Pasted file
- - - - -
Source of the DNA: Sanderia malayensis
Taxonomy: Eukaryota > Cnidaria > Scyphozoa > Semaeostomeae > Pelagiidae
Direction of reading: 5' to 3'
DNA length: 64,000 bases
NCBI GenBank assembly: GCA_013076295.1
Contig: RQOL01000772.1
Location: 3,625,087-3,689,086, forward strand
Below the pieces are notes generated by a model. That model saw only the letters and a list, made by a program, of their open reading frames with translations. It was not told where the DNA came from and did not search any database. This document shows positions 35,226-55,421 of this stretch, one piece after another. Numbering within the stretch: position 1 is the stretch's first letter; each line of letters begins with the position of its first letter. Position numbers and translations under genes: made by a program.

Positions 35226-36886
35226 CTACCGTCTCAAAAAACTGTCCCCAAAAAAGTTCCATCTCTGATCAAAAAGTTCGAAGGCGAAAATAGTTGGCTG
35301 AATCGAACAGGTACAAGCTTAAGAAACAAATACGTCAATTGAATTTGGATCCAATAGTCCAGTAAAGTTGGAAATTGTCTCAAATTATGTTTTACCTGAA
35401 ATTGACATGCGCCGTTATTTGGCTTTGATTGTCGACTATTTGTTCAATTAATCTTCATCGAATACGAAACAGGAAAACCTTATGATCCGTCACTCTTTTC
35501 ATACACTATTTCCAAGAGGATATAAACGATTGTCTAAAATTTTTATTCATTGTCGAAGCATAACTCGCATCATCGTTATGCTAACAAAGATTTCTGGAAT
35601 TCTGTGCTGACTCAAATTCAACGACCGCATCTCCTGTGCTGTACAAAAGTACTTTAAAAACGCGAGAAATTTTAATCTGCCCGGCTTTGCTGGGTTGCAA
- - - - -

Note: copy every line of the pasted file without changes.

Source of the DNA: Sanderia malayensis
Taxonomy: Eukaryota > Cnidaria > Scyphozoa > Semaeostomeae > Pelagiidae
Direction of reading: 5' to 3'
DNA length: 64,000 bases
NCBI GenBank assembly: GCA_013076295.1
Contig: RQOL01000772.1
Location: 3,625,087-3,689,086, forward strand
Below the pieces are notes generated by a model. That model saw only the letters and a list, made by a program, of their open reading frames with translations. It was not told where the DNA came from and did not search any database. This document shows positions 35,226-55,421 of this stretch, one piece after another. Numbering within the stretch: position 1 is the stretch's first letter; each line of letters begins with the position of its first letter. Position numbers and translations under genes: made by a program.

Positions 35226-36886
35226 CTACCGTCTCAAAAAACTGTCCCCAAAAAAGTTCCATCTCTGATCAAAAAGTTCGAAGGCGAAAATAGTTGGCTG
35301 AATCGAACAGGTACAAGCTTAAGAAACAAATACGTCAATTGAATTTGGATCCAATAGTCCAGTAAAGTTGGAAATTGTCTCAAATTATGTTTTACCTGAA
35401 ATTGACATGCGCCGTTATTTGGCTTTGATTGTCGACTATTTGTTCAATTAATCTTCATCGAATACGAAACAGGAAAACCTTATGATCCGTCACTCTTTTC
35501 ATACACTATTTCCAAGAGGATATAAACGATTGTCTAAAATTTTTATTCATTGTCGAAGCATAACTCGCATCATCGTTATGCTAACAAAGATTTCTGGAAT
35601 TCTGTGCTGACTCAAATTCAACGACCGCATCTCCTGTGCTGTACAAAAGTACTTTAAAAACGCGAGAAATTTTAATCTGCCCGGCTTTGCTGGGTTGCAA